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India, Pak to continue running trains
K J M Varma in Islamabad | April 09, 2007 16:14 IST
Last Updated: April 09, 2007 16:28 IST
Undaunted by the February bomb attack on Samjhauta Express, India and Pakistan on Monday extended till 2010 a bilateral agreement to run passenger train and freight services between the two countries.
A six-member Indian railway delegation headed by Advisor (Traffic), Suhbas Ranjan Thakur, signed an agreement with his Pakistani counterpart extending the bilateral pact on running the Samjhauta Express between Lahore and New Delhi and Thar Express between Khokhrapar and Munabao for the next three years.
The pact also includes continuing the freight services till 2010, Thakur told PTI.
The Indian delegation also called on Pakistan Railway Minister Sheikh Rashid, who criticised the Indian Railway's handling of the bomb explosions on Samjhauta Express in which 67 passengers, mostly Pakistanis, were killed.
Rashid told the media later that the two countries decided to go ahead with the train services despite the setback and that he discussed some of the concerns of the Pakistani side in this regard.
Thakur said that one of the main decisions taken in the aftermath of Samjhauta bomb attack was that no-one would be
Also, a full list of passengers with proper details would be maintained, considering that there was confusion over the
The security aspects would be separately discussed between Pakistani and the Indian High Commission officials, Thakur said.
The new element added to the previous agreement, which ended on January 28, was that the Thar Express would have two additional bogies to meet the rush of passengers. The train commutes between Karachi to Khokhrapar in Sindh and Munabao in Rajasthan.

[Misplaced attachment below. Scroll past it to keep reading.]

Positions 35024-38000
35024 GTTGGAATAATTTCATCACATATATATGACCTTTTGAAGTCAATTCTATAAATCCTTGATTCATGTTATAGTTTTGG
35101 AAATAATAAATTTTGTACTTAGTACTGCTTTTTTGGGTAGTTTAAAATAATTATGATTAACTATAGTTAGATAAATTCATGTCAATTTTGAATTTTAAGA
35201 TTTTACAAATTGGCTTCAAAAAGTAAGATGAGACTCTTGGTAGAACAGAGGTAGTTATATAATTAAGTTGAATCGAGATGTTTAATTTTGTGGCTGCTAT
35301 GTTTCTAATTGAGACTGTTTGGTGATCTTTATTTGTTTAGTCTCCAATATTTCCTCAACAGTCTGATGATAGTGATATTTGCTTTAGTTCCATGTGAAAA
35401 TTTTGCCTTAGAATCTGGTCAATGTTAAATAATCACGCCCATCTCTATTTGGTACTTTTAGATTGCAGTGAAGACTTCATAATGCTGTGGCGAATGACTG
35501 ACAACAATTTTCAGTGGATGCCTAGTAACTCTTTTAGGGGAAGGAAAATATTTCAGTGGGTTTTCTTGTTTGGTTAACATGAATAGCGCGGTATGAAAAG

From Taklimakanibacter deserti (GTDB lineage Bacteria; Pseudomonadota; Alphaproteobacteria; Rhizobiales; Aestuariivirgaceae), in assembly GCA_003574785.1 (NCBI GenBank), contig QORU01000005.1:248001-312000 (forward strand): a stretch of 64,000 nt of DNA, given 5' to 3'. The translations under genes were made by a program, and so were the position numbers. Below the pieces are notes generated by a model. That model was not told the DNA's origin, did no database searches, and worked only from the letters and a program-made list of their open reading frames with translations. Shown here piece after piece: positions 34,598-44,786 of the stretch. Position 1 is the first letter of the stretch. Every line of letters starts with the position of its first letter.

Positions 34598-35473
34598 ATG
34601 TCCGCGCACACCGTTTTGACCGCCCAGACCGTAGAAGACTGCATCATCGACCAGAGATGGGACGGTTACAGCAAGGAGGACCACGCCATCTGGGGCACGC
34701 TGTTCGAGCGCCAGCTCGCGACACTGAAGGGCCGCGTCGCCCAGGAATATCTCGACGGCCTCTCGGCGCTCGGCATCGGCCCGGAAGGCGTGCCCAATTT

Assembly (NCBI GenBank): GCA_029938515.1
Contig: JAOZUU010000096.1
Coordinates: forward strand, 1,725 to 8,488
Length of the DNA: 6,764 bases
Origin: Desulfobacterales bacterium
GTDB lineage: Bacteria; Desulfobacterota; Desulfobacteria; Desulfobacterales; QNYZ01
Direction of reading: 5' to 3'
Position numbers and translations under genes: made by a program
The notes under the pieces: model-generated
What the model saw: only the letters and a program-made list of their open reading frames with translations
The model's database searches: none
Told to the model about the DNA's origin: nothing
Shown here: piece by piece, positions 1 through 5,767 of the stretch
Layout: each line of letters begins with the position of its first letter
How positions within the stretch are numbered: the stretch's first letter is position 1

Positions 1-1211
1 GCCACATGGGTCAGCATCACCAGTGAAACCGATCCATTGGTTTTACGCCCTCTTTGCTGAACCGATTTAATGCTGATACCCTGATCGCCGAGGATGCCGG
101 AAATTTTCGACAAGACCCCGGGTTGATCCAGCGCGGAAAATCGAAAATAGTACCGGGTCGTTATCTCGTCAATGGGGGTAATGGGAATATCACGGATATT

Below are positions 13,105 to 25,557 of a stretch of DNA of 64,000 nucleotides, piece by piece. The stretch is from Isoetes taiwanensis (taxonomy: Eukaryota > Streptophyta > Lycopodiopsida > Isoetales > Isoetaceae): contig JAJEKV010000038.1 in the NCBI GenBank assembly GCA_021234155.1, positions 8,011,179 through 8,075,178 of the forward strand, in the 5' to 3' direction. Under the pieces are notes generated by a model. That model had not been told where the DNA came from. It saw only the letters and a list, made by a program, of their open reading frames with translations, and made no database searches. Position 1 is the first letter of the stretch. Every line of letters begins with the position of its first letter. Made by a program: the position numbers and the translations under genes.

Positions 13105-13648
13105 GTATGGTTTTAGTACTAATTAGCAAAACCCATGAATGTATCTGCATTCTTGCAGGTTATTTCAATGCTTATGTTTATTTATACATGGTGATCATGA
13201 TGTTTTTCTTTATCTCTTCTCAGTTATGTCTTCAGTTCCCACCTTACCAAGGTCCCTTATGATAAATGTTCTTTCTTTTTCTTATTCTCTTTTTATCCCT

Previously, the train had the provision for seven coaches with two extra to meet the rush. Now, it would have nine bogies with provision for two extra compartments.
The Samjhauta Express, however, will continue to have 12 bogies as in the past.
Keeping in mind the security concerns, the two sides have agreed to limit the luggage for each passenger to 50 kilogram for the first class travellers and 35 kilogram for the rest. For any extra luggage, the passengers would be charged 10 times the base rate.
This is mainly aimed at deterring the passengers to limit their luggage which would be put in separate break vans, Thakur said.
He said India suggested to the Pakistani side to allow the freight traffic on the Kokhrapar-Munabao route, specially in view of the request made by Pakistan Prime Minister Shaukat Aziz during his recent visit to New Delhi to attend the SAARC summit to permit cement exports from Pakistan to India.
Since most of the cement factories in Pakistan were located in Balochistan and southern Punjab, it would be cheaper for Pakistan to export cement to India through the Kokhrapar-Munabao route, Thakur said.